This is the part of the conference where someone usually says, “Well… not too many posts yet on the LITA blog, ay?” And I usually mumble something like “soon you’ll see more,” and then the posts do indeed show up.
My own reality is that within hours of arriving at ALA I am flying over the cone of confusion, rapidly losing radio contact with the tower. I am in the event… and trying to encounter it. Even if I thought I could blog and run, most of the time I can’t. As Michelle Boule noted, outside of the convention center and in the hotels where we do most of our programs, the free wifi mesh network drops off and our laptops become 4-pound notepads. So I try to translate what I’m hearing into near-real-time coverage, the talk ends, I gather up my stuff and go to the next event, with just enough time to squeeze into a chair near the door in case I need to leave, and soon my laptop is filled with Word documents with cryptic notes such as (all dialog guaranteed verbatim):
Library = Books
How judge information?
Green letters hard to read
So that’s my summary of the LITA President’s Program–or rather a commentary on the limitations of the overtaxed conventioneer’s brain at mid-afternoon: green letters hard to read.
I was halfway through the program, scribbling away on my laptop, when I realized that I was basically hearing a mashup of the last four big OCLC reports. If you didn’t read these reports–Perceptions, Environmental Scan, etc.–the talk would have been very enlightening; if you had read the reports, the presentation was a useful reminder of key findings. What I found most enlightening, however, was that it took me thirty minutes to realize I was jotting down concepts I was already quite familiar with. Still, Cathy DeRosa is always a pleasure, it was a chance to sit near some of my buddies, and the hour was worth the reminder that yes, green letters are hard to read.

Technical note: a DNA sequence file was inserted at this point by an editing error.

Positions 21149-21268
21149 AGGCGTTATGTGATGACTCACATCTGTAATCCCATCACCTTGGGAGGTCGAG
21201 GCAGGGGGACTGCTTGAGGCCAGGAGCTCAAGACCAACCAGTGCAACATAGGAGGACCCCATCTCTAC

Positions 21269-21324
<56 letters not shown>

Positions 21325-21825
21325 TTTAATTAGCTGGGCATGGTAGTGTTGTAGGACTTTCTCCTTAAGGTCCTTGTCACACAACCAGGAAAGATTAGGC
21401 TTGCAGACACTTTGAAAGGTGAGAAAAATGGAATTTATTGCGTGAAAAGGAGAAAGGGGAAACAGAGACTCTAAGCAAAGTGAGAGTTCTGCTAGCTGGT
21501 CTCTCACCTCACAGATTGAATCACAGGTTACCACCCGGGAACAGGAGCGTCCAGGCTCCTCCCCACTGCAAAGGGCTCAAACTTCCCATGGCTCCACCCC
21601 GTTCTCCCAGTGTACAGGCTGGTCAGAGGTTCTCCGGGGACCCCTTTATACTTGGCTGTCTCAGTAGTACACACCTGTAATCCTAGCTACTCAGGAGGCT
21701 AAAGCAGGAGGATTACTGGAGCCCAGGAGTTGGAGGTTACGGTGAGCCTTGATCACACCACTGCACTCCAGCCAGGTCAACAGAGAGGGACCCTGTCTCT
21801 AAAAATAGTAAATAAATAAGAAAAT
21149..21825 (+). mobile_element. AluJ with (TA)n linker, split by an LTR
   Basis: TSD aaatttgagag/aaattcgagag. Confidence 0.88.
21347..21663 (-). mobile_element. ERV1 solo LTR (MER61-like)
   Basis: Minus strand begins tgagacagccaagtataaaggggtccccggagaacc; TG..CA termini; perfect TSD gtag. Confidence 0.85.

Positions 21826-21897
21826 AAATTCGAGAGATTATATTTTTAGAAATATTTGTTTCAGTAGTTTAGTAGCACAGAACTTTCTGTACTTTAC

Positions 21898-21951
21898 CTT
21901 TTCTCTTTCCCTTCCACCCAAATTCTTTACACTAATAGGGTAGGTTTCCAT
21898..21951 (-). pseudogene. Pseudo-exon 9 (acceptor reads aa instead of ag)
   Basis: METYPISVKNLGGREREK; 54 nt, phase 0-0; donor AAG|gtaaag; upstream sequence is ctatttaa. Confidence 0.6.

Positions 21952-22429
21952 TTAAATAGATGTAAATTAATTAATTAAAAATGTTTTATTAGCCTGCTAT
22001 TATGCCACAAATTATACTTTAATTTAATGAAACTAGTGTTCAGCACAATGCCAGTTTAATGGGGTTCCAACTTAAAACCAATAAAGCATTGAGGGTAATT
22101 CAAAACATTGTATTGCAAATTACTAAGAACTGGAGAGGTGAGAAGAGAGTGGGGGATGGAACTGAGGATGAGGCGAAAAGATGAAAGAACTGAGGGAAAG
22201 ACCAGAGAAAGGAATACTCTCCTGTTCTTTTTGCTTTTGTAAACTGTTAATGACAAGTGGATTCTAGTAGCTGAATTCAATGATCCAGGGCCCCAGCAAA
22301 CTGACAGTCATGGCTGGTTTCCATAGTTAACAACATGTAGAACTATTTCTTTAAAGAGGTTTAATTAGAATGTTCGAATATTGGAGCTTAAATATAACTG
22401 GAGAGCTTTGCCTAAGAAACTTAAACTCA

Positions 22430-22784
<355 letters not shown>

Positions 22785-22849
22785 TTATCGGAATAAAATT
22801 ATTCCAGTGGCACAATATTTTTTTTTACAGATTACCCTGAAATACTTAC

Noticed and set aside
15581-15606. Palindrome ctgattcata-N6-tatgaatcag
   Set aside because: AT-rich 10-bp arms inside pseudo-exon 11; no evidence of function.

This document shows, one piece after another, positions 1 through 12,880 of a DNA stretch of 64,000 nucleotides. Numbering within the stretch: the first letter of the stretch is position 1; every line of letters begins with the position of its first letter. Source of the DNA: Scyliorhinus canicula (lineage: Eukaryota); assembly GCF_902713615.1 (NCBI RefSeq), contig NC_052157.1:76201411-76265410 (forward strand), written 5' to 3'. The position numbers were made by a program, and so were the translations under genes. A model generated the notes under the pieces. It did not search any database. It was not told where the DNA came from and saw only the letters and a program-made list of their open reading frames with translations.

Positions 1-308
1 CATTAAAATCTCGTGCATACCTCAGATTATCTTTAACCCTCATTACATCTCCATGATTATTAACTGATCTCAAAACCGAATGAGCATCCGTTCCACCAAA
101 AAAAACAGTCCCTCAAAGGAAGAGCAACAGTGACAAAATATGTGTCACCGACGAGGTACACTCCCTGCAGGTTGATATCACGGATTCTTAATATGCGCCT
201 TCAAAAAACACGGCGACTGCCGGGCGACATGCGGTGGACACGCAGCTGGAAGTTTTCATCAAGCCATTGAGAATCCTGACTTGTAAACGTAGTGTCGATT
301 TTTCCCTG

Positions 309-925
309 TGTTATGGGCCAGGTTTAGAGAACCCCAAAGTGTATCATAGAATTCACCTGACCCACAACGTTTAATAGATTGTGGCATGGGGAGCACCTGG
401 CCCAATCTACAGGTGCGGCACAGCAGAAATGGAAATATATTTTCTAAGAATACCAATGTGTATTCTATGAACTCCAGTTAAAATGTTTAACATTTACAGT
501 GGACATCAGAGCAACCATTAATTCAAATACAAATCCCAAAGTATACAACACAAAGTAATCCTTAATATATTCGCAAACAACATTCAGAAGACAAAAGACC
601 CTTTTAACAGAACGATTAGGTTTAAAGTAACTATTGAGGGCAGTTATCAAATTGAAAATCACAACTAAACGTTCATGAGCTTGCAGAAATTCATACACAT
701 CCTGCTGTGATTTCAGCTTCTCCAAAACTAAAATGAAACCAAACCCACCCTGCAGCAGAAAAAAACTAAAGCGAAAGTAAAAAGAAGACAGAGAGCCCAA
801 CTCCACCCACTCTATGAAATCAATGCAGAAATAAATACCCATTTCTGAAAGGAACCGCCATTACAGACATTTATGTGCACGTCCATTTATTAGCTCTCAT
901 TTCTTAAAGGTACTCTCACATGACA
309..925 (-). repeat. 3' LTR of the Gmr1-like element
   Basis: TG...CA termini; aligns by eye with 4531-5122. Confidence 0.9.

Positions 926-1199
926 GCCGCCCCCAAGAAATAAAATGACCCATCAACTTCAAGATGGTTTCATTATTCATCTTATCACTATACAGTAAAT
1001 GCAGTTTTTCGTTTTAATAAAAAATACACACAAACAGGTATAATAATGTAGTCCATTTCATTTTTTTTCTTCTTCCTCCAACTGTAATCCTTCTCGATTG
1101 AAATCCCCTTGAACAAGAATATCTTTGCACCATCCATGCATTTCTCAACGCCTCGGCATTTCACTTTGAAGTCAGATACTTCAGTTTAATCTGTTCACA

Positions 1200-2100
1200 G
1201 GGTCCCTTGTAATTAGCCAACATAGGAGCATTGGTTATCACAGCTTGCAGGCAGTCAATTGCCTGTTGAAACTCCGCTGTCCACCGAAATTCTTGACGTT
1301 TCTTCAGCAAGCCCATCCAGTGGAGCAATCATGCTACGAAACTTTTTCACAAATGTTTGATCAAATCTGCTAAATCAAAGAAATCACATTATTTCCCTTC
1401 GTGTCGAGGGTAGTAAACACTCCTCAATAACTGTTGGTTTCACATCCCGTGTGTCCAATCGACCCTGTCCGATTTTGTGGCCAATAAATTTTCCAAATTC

Speaking of reading, aside from seeing my friends–the real reason I go to ALA–I also escaped to a reading by Chris Rose, a Times-Picayune reporter whose vivid, honest post-Katrina essays have been gathered in a small book, “1 Dead in Attic.” He was dynamic, funny, and magnetic, and the crowd shouted and hooted for two hours as Rose read from his book against a photomontage backdrop of photographs of Katrina and the wrath she unleashed. I think I was the only tourist in the crowd, which filed into the room with electric energy, settled into a stunned silence as the photos began flickering on the screen, and then exploded at the first refrigerator joke (just say “refrigerator” to a local and you’ll hear a long yarn worth the telling). All through the reading the woman next to me kept yelling, “Get on now!” while the man to my left, who had earlier settled in his seat with the grim look of a husband forcibly dragged to a Sunday afternoon event, tilted his head back and laughed and laughed.
At the beginning of the reading I chatted a bit with the women to my right. When they found out I was a librarian, they began asking me questions. Turns out that they don’t usually attend readings. Would the author read from his book, or ad lib? Would he introduce new material? If they had read the book, would they be bored? Indeed, for these two women Library = Book, and furthermore, librarians = trustworthy. Even after they learned I didn’t work in a traditional library (they politely nodded when I described my job, but I could tell they were baffled), they continued to press me with book-related questions. I didn’t tell them that my knowledge about literary events comes largely from my non-librarian creative writing life. When I mentioned I had bought three copies of Rose’s book, one woman said knowingly, with a warm smile, “Of course you did.” As in, you’re a librarian–you buy lots of books!
We in librarianship have many challenges ahead of us, but as we RSSify and 2.0 and blog and wikify and federate our information and un-suck the OPAC, I hope we do not lose touch with the genuine magic of reading, and I equally hope we continue to leverage the very generous levels of trust the public has with us as an institution to go to bat for principles hardly any other profession carries as core values: privacy, the right to read, the right to access to information. We have such a preciously narrow window of opportunity, and if we can’t translate librarianship into a service for this century and the many changes it will hold, we will have lost something very important.